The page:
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Space & Astronomy

Astronauts to undertake emergency spacewalk

May 22, 2017 | Comment icon 10 comments



Fortunately the broken relay has not placed the crew in any danger. Image Credit: NASA
The two-hour spacewalk, which is set to take place on Tuesday, will aim to repair a broken data relay box.
The box, which is understood to have failed completely, is one of two systems responsible for controlling radiators, solar arrays, cooling loops and other hardware aboard the station.

Beginning at around 8am EDT and lasting for two hours, the spacewalk will be undertaken by Expedition 51 Commander Peggy Whitson and Flight Engineer Jack Fischer.

Fortunately though, the broken relay is not believed to have put the crew in any danger.
"The cause of the MDM failure is not known," NASA wrote in a blog post.

"After a review of spacewalk preparations and crew readiness throughout the day Sunday, the decision was made to press ahead with the spacewalk on Tuesday."

The spacewalk will be the tenth for Whitson who recently broke the record for the longest cumulative time spent in space for a US astronaut. At 57, she is also the oldest woman ever to go in to space.

Source: Economic Times | Comments (10)


Recent comments on this story
Comment icon #1 Posted by EBE Hybrid 5 years ago
I hope that tey're not using Windows, It'll take sooooo many reboots to configure the O/S and re-install all the drivers and then there's the headache of finding all the license codes for all of the 3rd party programs....nightmare
Comment icon #2 Posted by EBE Hybrid 5 years ago
It'd be a hoot if they're using Android, Google Location Service would have a meltdown!
Comment icon #3 Posted by kartikg 5 years ago
won't nasa get a customized windows? or you were just being sarcastic? 
Comment icon #4 Posted by Derek Willis 5 years ago
Surely it would have made more sense locating the computer in a place where it could be accessed from inside the space station. For instance, I have my computer in my living room, and not on the roof of my house.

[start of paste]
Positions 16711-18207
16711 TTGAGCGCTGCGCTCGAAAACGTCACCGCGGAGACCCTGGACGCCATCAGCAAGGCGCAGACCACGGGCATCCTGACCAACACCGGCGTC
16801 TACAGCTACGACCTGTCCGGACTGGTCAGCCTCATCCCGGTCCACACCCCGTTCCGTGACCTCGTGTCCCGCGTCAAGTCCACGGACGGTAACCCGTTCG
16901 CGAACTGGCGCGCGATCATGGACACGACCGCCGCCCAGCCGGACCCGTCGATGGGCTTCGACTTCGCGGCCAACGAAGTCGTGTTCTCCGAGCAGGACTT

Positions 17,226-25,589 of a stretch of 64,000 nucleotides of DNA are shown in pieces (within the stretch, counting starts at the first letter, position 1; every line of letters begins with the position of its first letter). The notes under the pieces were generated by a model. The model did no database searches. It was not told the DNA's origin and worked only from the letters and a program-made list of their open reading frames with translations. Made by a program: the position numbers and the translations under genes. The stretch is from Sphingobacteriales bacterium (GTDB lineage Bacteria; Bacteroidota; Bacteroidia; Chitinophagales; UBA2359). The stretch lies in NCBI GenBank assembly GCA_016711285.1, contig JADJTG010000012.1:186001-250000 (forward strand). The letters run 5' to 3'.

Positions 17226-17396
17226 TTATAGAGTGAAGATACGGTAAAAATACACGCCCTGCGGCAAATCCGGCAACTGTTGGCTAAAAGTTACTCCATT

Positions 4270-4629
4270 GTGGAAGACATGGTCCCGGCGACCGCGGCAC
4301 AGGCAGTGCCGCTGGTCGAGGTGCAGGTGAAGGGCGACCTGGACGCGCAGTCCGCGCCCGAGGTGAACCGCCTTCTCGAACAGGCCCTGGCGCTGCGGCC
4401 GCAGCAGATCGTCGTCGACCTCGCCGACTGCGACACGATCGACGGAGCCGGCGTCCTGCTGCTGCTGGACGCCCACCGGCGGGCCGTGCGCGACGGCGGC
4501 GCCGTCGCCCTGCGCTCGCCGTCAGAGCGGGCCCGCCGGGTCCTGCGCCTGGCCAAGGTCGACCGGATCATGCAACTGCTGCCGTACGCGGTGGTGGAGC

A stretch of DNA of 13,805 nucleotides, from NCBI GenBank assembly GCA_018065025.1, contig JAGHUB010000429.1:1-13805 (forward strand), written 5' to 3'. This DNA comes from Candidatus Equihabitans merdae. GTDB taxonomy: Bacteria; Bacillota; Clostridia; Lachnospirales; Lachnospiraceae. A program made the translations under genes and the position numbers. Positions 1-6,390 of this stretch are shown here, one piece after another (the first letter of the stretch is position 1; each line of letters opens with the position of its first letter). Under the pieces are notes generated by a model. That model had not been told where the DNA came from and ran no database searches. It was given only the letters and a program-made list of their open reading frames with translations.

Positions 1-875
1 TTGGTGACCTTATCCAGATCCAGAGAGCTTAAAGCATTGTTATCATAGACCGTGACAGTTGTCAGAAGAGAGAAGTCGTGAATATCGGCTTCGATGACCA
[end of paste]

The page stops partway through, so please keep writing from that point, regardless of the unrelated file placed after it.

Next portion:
Comment icon #5 Posted by EBE Hybrid 5 years ago
There may have been an element of "Dry Humor" involved, based on real life experience of Windows
Comment icon #6 Posted by BeastieRunner 5 years ago
Seem like an awfully long way to go just to reboot the system. Like something out of a movie.
Comment icon #7 Posted by paperdyer 5 years ago
According to the article, the module failed and needed to be replaced.  This isn't a simple reboot of a system. Based on the deion it sounds like a fairly critical system.  Luckily they have a spare.  If this was a business on Earth, you wouldn't have a spare, the vendor of the equipment wouldn't have one in stock that could be overnighted either. The vendor would have to order from China and 6 weeks later you still wouldn't have your part.  Customer service has been replaced with "Just in time" deliveries.  The concept sounds great except for one thing; IT DOESN"T WORK when you have no contro... [More]
Comment icon #8 Posted by EBE Hybrid 5 years ago
I seem to remember HAL predicting a system failure and informing Dave Bowman how long it would take before the failure became critical, and that was 16 years ago in 2001!!!
Comment icon #9 Posted by Hammerclaw 5 years ago
No that was the hypothetical future politicians--and NASA --unwittingly scuttled. In order to realize their grandiose vision of a reusable spacecraft and cheap access to orbit, NASA had to give up their heavy lift capability in the Saturn 5. In retrospect, it was a bad decision.
Comment icon #10 Posted by Calibeliever 5 years ago
I was at a small business seminar at JPL in the late 90's and there was a guy who's only job was to locate 386 chips because they were the latest "flight certified" (I think because the math co-processor on the 486 and Pentium had a flaw). I know they were moving to single core about that time also. The point being, most of the chips (some of them custom built by JPL subcontractors) on the ISS have a fraction of the power of the device in your hand right now. 


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